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Angostura

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Angostura last won the day on July 7 2010

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  1. Angostura

    Sawyer Yards

    According to HCAD, it still belongs to a subsidiary of Atofina, and hasn't changed hands since 1988. (BTW, when in doubt w/r/t address, the interactive parcel map is your friend.)
  2. Yeah, calling BS on this. Those three blocks are mostly SF homes and individually owned THs (also a school), none of which have been acquired. I think this is exactly what it says it is, a concept. Also, the concept shows a zero-foot building line, which, good luck with that.
  3. I think it's less the one-way traffic and more the attempt to do patio seating 8 feet from what is essentially an 8-lane highway. I think BOB struggled to get people to put up with that in order to get a relatively undistinguished hamburger, when there is a LOT of competition nearby. I mean, anyone who wanted to eat a hamburger on a dusty patio could just go to Hubcap instead. I think that they have a more unique product, and if they do some sort of fence or landscape buffer between Durham and the patio, they could do pretty well.
  4. You know what else has a permeable surface and exhibits ponding? Ponds.
  5. Spaced leased by Mico's Hot Chicken.
  6. I'm guessing the Ion, being developed by a university endowment rather than a typical developer, is seen as a "soft target," more likely to buy into the idea of a CBA. The coalition demanding the CBA doesn't really have anything to offer the developer other than to publicly support the project (or at least to not oppose it). In this case, since Houston's rules are generally pretty development-friendly, and this project already has the support of the mayor's office, Rice's BATNA is probably no worse than what they'd get with a CBA, depending on how much they value goodwill from this particular set of community groups. A traditional developer would probably not want to set the precedent (this would be the city's first CBA), but a university might.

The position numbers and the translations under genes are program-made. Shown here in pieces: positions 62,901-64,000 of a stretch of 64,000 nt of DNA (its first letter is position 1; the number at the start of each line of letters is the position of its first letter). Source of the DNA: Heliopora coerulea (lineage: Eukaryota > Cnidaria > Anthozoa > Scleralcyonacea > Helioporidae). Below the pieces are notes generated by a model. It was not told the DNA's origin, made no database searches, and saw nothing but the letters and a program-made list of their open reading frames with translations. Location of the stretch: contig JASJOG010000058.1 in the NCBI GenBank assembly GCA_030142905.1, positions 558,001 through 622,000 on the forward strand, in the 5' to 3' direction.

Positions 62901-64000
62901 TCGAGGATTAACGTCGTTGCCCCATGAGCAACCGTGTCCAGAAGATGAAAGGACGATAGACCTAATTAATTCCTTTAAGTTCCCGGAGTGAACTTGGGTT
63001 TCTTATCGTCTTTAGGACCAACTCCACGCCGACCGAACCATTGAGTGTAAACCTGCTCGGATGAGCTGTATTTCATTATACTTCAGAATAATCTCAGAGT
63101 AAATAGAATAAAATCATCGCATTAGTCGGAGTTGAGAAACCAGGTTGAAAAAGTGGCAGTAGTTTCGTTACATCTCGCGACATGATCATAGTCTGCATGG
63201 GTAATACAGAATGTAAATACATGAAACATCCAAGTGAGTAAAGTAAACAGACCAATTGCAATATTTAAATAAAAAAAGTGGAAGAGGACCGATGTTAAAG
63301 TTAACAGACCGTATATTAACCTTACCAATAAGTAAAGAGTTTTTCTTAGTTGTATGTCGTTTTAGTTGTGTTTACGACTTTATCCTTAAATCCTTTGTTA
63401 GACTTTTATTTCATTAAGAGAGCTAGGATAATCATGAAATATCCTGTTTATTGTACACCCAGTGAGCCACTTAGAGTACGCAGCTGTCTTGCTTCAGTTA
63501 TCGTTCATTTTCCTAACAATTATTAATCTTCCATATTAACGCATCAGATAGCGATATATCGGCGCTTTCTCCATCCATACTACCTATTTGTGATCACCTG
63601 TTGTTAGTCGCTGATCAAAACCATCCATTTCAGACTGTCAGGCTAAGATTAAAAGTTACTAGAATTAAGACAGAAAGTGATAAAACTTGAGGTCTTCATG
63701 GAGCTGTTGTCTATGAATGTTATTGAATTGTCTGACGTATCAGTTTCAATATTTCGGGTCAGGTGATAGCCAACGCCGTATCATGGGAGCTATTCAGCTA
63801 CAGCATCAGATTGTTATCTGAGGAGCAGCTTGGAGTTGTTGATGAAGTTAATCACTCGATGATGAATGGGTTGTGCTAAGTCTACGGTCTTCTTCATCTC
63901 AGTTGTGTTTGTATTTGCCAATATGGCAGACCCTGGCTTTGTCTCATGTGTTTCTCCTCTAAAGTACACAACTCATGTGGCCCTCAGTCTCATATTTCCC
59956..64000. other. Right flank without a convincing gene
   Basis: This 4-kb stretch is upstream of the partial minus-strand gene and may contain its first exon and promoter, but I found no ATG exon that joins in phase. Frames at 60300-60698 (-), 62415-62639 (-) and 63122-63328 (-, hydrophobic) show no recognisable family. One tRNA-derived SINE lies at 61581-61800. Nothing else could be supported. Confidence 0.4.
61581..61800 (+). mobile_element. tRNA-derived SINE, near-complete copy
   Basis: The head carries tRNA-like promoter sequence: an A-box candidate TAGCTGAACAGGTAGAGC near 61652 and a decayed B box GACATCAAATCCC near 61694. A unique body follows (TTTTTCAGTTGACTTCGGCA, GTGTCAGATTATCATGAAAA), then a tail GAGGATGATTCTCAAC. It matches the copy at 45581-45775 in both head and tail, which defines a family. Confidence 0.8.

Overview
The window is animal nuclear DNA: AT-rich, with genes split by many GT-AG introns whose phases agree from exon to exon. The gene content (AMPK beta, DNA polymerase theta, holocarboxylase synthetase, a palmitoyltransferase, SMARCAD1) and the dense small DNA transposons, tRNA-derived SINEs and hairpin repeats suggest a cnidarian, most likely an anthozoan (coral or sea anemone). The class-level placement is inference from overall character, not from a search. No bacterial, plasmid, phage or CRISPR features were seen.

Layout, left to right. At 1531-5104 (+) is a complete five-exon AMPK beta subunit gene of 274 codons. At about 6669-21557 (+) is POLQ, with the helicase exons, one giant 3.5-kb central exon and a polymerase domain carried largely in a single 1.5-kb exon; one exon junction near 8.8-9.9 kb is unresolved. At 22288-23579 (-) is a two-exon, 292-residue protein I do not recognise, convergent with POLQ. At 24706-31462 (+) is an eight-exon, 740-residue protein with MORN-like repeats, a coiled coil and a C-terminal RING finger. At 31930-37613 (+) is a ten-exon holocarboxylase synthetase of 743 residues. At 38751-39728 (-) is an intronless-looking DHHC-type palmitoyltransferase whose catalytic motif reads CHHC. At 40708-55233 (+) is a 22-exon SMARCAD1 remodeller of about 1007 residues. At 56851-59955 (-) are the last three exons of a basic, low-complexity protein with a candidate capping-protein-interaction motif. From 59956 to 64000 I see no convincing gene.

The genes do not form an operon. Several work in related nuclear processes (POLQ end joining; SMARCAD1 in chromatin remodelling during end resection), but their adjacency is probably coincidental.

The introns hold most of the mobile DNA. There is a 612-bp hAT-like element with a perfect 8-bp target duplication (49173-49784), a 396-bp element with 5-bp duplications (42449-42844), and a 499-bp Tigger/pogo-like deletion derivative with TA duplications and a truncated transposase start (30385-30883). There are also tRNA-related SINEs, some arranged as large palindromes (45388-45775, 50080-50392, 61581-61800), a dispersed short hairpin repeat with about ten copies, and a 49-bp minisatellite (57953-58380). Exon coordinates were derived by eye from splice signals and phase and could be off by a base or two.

7. The PC was generally supportive of the idea of a CBA, but recognized that it's not in their remit to require one in order to grant a variance.
  8. Eventually, I can't see why not. You could see a business model where commercial property owners and/or tenants outsource the service, potentially at zero cost to themselves, much like they do with valet parking today.
  9. Let's say you have a 2500 sf restaurant on a 10,000 sf lot. The city requires you to provide 25 parking spaces, at an average of 300 sf each. Business is going well, and you decide to open a second concept so you can serve more people. You can acquire a second 10,000 sf site, and build another 2500 sf restaurant with 25 surface spaces, or you can build a 50-space automated garage on 5000 sf and build a second 2500 sf restaurant on the land you already own. Which of these options makes the most sense will depend on the relative cost of land and the parking system. (In actual reality, most restaurants lease their space, so it's the developers who are making these trade-offs, but the numbers are the same.) The more constrained the site, the less efficient they are. Here's a garage behind a retail/commercial building on Washington, with the ramp, stairways and elevators outlined in red: The footprint is a little over 25,000 s.f., and I count ~60 spaces on the top floor, which is 420 sf per space. If the site were 40 feet wider, you could fit spaces on the ramp, and the layout would be more efficient, maybe 350 s.f. per space (comparable to a surface lot). This is about as small a footprint you can do before the layout starts getting really inefficient, and it's only three levels, so this is pretty close to the minimum size traditional parking structure that's likely to be built. So you wouldn't start thinking about structured parking for anything less than, say 150 spaces, which corresponds to a 30-40k sf retail development. So unless we do away with parking minimums, the only way small developments can feasibly move away from surface parking is with automated systems.